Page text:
Cannabis has a variety of effects on the human body, both physically and mentally. In this blog post, we’ll explore what cannabis does to you and how it can impact your day-to-day life.
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The effects of cannabis on your brain
Cannabis has many effects on your brain. These effects can depend on how often you use cannabis, how much you use, and how long you’ve been using it. Short-term effects of cannabis include problems with memory and learning, changes in mood, and impaired body movement. Short-term memory problems can last for up to 24 hours after smoking cannabis.
When you smoke cannabis, THC enters your bloodstream and eventually makes its way to your brain. There, it binds to cannabinoid receptors on cells and changes their activity.
Cannabis has different effects depending on how strong it is. Stronger varieties (such as skunk or hash) will have more potent effects.
The effects of smoking cannabis can be felt within a few minutes and tend to peak within 30 minutes. They can last for several hours if you take a large dose.
Short-term effects of smoking cannabis include:
– feeling relaxed and mellow
– heightened senses (for example, seeing brighter colours)
– feelings of well-being and increased pleasure
– laughter and a sense of humour
– time seeming to slow down
You may also notice some short-term side effects, such as: red eyes, dry mouth, feeling dizzy or lightheaded, impaired ability to concentrate or remember things (especially soon after taking it), clumsiness and slowed reaction time. Stronger forms of cannabis can also cause paranoia or anxiety in some people.
Marijuana use can have a wide range of long-term, harmful effects on your brain.
Cannabis interferes with the way in which your brain processes information. This means that after smoking cannabis, you may find it difficult to:
-learn new information
Other long-term effects of smoking cannabis include:
-lack of energy
The effects of cannabis on your body
When you consume cannabis, it enters your bloodstream and binds to receptors in your brain and body. This triggers different effects, depending on the type of cannabis you’ve consumed, your tolerance, and the method of consumption. Short-term effects of consuming cannabis can include: an altered state of mind, impaired short-term memory, difficulty concentrating, impaired motor skills, red eyes, and dry mouth. Consuming cannabis can also lead to psychoactive effects, or a “high.”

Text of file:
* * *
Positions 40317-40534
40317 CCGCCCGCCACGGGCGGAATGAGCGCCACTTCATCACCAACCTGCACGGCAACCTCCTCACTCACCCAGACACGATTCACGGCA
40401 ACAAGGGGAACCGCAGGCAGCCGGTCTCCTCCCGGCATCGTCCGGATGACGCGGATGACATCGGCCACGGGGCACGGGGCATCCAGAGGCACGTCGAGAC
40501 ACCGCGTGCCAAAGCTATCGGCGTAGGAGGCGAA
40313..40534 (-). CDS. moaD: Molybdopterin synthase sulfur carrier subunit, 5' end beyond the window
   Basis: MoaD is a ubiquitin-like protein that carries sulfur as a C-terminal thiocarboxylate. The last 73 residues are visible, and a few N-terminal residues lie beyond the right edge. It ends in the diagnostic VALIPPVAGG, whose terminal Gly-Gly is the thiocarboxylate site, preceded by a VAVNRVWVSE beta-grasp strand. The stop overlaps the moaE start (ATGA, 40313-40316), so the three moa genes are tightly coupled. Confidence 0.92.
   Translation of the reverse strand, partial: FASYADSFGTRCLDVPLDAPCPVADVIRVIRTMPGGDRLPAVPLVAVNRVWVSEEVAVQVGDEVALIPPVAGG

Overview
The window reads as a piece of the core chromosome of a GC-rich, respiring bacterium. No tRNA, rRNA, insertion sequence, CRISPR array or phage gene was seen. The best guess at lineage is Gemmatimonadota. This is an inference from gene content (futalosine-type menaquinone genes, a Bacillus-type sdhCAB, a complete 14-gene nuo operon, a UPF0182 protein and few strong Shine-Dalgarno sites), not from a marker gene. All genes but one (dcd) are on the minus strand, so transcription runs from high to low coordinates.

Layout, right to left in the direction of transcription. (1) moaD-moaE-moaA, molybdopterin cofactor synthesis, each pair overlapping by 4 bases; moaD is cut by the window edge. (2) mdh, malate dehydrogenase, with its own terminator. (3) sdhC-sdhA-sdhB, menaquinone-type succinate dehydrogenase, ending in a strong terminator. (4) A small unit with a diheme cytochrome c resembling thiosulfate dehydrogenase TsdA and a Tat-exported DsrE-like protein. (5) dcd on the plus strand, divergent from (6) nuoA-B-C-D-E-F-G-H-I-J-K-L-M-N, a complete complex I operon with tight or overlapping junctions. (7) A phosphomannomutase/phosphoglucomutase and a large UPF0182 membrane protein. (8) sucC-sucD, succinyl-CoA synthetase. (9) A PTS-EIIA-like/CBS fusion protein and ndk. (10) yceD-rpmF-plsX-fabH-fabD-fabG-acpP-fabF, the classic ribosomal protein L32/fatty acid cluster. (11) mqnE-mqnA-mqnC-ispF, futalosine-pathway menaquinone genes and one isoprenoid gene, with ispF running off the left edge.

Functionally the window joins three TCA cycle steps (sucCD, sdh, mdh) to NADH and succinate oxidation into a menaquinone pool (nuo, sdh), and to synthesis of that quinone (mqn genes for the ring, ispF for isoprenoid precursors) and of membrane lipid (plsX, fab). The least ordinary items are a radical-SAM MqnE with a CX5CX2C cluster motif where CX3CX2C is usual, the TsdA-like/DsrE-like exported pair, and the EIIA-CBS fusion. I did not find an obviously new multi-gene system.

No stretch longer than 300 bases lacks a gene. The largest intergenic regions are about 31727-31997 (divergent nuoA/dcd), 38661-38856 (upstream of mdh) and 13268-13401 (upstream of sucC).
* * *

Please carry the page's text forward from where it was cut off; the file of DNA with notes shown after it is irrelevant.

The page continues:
When you smoke cannabis, THC enters your bloodstream through your lungs and goes to your brain. There it binds to cannabinoid receptors, which are parts of the endocannabinoid system. This system regulates things like mood, memory, appetite, and pain. THC binds to these receptors and changes how they work. These changes can alter your mood and cause other short-term effects, such as:
-feelings of relaxation or euphoria
-altered senses (for example, seeing brighter colors)
-altered sense of time
-impaired body movement
-difficulty with thinking and problem-solving
-anxiety or paranoia
Cannabis use can have a wide range of long-term effects. These effects can differ depending on how often you use cannabis, the strength of the cannabis, as well as your age, sex, and weight.
The effects of cannabis also differ between frequent and infrequent users. People who use cannabis regularly may have trouble sleeping and concentrating. They may also have anxiety, low self-esteem, and relationship problems.
Frequent users may develop psychotic symptoms such as paranoia and delusions. They may also have difficulty remembering things and solving problems. Long-term effects of smoking cannabis are similar to the effects of smoking tobacco. These effects can include risks to lung health, such as:
-chronic (long-term) bronchitis
-an increased risk of lung infections
-an increased risk of lung cancer
The effects of cannabis on your behavior
It’s no secret that cannabis can have a wide range of effects on your behavior. Some of these effects can be positive, while others can be negative. Cannabis can make you feel more relaxed, it can increase your appetite, and it can also make you more sociable. However, it can also make you more anxious, it can impair your short-term memory, and it can increase your heart rate.
Cannabis intoxication can cause distorted perceptions, impaired coordination, difficulty in thinking and problem solving, and problems with learning and memory. These effects usually peak within the first hour after smoking cannabis and then gradually decline.
Intoxication from cannabis use can cause psychotic symptoms such as paranoia and delusions in some people, especially those who are new to using the drug or who use large amounts.
Cannabis use can also result in anxiety and panic attacks, especially in people who are new to using the drug or who use large amounts.
Cannabis use can have a range of long-term, damaging effects. These effects can be physical, mental or both. The type and severity of the effects depend on many factors, including:
-How often you use cannabis
-How much cannabis you use
-How long you have been using cannabis
-The potency (strength) of the cannabis
-The method you use to consume cannabis (smoking, eating, drinking or vaping)
-Whether you also use other drugs
If you use cannabis regularly, you may develop:
-Chronic (long-term) bronchitis
-An increased risk of lung infections
-Increased mucus buildup in your chest
-Damage to the cells that line your airways
Cannabis smoking has been linked to lung cancer. Cannabis smokers are at increased risk of developing cancer of the head or neck. This may be due to the way cannabis smoke affects the immune system.